Vancouver Fraser Port Authority v Brett (VFPA v Brett), decided in 2020, marked a new low in judicial responses to the intersecting crises of housing, homelessness, poverty, toxic drugs, mental health, racism and colonialism. By dropping to the ground the already low bar for granting interlocutory injunctions to evict homeless encampments from publicly owned land i n BC, this decision invites a critical assessment of BC courts’ approach to homeless encampment injunctions. In this paper I present the first comprehensive survey of 21st century BC homeless encampment interlocutory injunction applications, which shows that they have an extremely high success rate. I then argue that such applications must satisfy all three prongs of the usual RJR-MacDonald test rather than a more relaxed test based on trespass or statutory violation; that the standard for the first prong should be a strong prima facie case due to the mandatory and effectively final character of most homeless encampment injunctions; and that courts should not decide complex, contested constitutional and evidential issues at the interlocutory stage on the basis of affidavits alone. They should instead reassert the extraordinary character of interlocutory injunctions and repudiate the tendency to treat them as the norm in homeless encampment cases. In short, VFPA v Brett highlighted the urgency of raising the bar for such injunctions to a height that can do justice to the fundamental rights and interests at stake in homeless encampment cases.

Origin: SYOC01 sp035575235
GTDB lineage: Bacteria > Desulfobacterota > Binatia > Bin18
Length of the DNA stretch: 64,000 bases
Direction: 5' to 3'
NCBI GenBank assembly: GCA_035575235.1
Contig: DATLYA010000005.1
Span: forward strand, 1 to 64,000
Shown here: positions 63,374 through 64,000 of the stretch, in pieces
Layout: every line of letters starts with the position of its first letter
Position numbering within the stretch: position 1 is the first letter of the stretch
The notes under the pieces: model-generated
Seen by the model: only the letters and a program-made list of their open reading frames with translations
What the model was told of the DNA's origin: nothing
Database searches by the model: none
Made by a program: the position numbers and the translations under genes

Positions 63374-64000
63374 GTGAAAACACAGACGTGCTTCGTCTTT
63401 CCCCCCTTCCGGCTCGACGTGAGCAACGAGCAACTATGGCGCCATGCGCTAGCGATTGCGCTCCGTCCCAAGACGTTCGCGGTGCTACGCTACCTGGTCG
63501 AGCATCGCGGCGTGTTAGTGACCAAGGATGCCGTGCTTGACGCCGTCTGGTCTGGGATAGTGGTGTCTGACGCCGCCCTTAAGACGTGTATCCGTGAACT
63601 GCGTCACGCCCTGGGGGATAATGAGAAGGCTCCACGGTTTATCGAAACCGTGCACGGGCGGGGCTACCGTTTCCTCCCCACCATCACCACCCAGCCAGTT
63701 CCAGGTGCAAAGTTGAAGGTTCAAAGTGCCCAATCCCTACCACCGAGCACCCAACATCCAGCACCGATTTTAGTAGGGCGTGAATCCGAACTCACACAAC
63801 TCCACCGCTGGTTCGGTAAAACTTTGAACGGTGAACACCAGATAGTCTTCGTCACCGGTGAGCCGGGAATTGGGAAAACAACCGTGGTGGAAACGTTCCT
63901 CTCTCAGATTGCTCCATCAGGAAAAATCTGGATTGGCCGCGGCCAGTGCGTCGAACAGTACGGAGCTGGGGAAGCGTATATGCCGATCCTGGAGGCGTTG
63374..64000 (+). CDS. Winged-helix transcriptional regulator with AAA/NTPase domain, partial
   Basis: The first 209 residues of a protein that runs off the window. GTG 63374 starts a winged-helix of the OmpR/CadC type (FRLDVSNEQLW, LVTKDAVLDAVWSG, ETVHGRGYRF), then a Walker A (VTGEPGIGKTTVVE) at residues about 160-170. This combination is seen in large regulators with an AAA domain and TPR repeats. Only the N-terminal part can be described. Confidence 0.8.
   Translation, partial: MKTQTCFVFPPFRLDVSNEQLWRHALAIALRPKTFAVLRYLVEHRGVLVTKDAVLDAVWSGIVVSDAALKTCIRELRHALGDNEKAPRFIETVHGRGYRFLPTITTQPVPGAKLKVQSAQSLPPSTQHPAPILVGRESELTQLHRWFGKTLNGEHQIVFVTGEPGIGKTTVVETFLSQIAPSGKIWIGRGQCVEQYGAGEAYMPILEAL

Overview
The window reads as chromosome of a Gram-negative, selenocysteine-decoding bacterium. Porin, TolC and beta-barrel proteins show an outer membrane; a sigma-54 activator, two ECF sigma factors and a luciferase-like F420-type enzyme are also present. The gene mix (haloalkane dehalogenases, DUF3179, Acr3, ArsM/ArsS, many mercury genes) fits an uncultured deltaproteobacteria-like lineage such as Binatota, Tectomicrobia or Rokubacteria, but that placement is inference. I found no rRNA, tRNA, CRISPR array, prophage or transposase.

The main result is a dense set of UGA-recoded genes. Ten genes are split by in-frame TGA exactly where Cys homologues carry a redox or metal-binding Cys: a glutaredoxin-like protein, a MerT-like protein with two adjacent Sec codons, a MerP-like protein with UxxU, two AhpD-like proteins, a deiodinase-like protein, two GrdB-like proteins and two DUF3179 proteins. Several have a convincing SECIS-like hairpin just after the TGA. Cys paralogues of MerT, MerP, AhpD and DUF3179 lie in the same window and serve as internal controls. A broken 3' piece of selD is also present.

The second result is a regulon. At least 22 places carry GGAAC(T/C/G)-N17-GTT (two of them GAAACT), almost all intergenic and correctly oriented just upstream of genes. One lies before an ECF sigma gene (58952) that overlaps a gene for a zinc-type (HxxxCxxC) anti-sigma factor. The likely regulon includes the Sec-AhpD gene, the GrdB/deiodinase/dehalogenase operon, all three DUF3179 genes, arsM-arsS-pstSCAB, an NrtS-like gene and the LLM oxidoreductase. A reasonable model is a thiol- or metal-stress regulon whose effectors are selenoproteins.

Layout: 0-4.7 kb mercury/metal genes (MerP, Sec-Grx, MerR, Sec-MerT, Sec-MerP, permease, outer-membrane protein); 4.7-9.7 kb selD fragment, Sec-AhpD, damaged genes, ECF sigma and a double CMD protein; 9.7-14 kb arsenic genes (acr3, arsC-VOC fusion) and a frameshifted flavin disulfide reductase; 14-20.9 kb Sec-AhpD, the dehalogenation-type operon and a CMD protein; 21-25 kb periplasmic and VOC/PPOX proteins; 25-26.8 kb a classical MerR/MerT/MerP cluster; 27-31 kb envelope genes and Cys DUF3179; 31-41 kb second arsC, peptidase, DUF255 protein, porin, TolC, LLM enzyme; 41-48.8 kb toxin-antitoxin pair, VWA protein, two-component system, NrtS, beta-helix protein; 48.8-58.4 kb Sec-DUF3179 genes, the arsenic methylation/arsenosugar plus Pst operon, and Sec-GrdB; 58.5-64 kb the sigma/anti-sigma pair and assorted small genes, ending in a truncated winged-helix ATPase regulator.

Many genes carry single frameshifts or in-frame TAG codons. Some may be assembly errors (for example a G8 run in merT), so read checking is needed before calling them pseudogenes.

Wood, Stepan, "CLE Working Paper No. 3/2022--What is the Test for Interlocutory Injunctions Affecting Homeless Encampments? A critique of Vancouver Fraser Port Authority v Brett and associated case law" (2022). Centre for Law and the Environment. 8.
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